hide and seeker safety

10 Aug

We had this great tree in my front yard when I was a kid. It was taller than our two story house and every fall it would litter our yard with these black bean pods that served as weapons. We had brutalized that tree in a myriad of ways. We had cut branches, nailed steps to climb in it, hung swings from it. We even tied a rope at the highest sturdy branch and strung it out 200 feet to the other side of our property and made a zip line with an old set of handle bars. It was universally accepted as the tree in our neighborhood. Kids would hang out in its shade. It was always base when we played hide and seek. It was the neighborhood Giving Tree.

I was maybe 8 or 9 and we were playing hide and seek again. We played that a lot in my neighborhood. There were 20 or so kids playing. As I said, the tree was always base. So when you felt the coast was clear, you ran to the tree and gleefully taunted the seeker with a chorus of “Free.” This time was different. Someone invented a new rule. It had to have been my brother. He is the kind of guy that invents games at every gathering and then changes the rules to make it more fun. MY brother’s new rule was that a previously freed individual could hold on to the tree and stretch out his hand. Grabbing that hand was akin to touching the tree yourself. I had a particularly good hiding spot that day and remained hidden for a long time. This sounds like an easy task, but I am a bit hyperactive and staying still was not my strong suit. He was closing in on me, I could feel him getting closer. I looked up and ran right into the outstretched hand. As my nose bled and tears welled up in my eyes, the seeker said, “You forgot to say Free,” and tagged me.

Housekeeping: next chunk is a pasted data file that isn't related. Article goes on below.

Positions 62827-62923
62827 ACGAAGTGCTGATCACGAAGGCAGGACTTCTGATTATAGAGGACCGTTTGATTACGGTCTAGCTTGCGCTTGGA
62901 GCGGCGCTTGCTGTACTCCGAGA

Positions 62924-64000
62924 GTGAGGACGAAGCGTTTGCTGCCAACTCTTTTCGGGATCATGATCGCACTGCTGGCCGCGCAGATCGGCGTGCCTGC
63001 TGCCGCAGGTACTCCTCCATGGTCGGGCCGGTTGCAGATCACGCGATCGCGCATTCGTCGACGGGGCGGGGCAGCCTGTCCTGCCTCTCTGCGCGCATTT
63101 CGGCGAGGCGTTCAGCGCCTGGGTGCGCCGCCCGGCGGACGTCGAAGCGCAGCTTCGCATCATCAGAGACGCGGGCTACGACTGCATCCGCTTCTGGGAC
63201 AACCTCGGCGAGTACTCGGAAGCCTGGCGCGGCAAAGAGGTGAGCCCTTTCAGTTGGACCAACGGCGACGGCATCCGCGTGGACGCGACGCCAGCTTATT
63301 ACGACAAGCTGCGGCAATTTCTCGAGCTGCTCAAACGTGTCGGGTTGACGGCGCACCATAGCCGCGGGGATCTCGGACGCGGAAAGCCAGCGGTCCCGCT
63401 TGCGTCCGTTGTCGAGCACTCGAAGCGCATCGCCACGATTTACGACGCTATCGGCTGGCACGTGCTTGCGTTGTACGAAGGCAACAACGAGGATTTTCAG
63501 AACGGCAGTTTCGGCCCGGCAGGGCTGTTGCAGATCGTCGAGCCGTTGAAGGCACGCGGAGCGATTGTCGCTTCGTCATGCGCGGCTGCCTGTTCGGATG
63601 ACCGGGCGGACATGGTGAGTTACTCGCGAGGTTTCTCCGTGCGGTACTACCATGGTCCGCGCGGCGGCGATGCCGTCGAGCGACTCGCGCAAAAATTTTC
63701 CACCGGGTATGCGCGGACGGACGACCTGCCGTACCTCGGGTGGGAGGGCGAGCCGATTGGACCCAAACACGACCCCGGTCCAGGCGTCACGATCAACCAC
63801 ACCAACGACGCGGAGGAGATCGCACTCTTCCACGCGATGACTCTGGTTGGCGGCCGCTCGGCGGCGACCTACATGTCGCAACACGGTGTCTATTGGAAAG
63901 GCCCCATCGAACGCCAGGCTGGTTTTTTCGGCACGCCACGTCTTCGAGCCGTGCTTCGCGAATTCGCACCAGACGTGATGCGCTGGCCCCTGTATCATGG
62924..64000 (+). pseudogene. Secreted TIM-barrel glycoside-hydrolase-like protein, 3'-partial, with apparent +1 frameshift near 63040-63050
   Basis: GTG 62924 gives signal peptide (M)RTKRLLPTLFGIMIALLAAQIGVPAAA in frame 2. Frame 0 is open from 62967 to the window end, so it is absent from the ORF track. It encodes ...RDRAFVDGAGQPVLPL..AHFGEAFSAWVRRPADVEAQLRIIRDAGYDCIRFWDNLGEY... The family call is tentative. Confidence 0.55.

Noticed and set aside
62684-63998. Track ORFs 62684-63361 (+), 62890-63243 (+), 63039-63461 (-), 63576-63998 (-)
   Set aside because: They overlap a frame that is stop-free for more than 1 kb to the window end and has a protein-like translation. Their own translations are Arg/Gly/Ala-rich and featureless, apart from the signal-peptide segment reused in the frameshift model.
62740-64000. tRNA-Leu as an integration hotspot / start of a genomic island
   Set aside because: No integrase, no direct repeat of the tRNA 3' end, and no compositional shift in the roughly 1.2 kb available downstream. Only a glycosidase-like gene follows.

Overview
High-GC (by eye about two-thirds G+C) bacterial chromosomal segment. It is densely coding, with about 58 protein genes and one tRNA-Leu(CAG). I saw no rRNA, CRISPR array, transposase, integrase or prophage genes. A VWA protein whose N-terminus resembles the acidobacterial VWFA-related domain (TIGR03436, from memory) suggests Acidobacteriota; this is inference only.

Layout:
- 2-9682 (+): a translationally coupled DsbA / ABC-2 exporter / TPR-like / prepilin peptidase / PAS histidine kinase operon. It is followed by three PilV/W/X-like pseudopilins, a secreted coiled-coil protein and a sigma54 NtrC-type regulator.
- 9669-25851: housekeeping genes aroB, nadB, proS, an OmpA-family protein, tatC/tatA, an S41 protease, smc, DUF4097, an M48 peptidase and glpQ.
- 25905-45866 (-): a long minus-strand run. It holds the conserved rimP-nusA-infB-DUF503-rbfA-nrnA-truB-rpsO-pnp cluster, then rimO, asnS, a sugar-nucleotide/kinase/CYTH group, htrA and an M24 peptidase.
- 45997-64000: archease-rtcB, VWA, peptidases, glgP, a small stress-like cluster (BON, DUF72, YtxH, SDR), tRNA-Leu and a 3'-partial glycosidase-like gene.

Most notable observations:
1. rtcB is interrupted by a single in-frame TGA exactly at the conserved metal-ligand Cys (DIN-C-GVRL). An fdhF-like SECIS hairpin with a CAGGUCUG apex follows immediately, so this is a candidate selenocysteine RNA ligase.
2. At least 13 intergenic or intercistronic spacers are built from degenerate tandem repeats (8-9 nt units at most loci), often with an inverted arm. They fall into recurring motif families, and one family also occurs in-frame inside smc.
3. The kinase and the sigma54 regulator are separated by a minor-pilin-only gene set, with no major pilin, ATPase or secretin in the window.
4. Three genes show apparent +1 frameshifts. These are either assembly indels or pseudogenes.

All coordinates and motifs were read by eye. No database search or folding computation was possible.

This scene flashed in my mind at church this morning. The pastor mentioned a movement in churches in the 70’s, called seeker safety. The idea was to figure out how to welcome the un-churched into the community. How do you teach people what church is about when they have never been? The movement was to build a welcoming community to receive these people. It is a nice thing to make people feel welcome into an unfamiliar setting. There is a thrill and a joy that happens when you see people stretched out to greet you. When you can see the earnestness in wanting you to belong. To feel safety by touching another person is a glorious thing. But what of the legalism that says you didn’t say the right words to be truly safe? What of the person so intent on stretching that they don’t move their hand or call out a warning? What of the line members who encourage you and say it is good enough to be safe and that you really don’t need to touch the tree?

I wonder if many of those seekers had a spiritual experience? Did they get to feel touched by God? Did they learn of God and not just about church? Did they get to feel the freedom that was there all along?

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Posted by on August 10, 2014 in faith, journey


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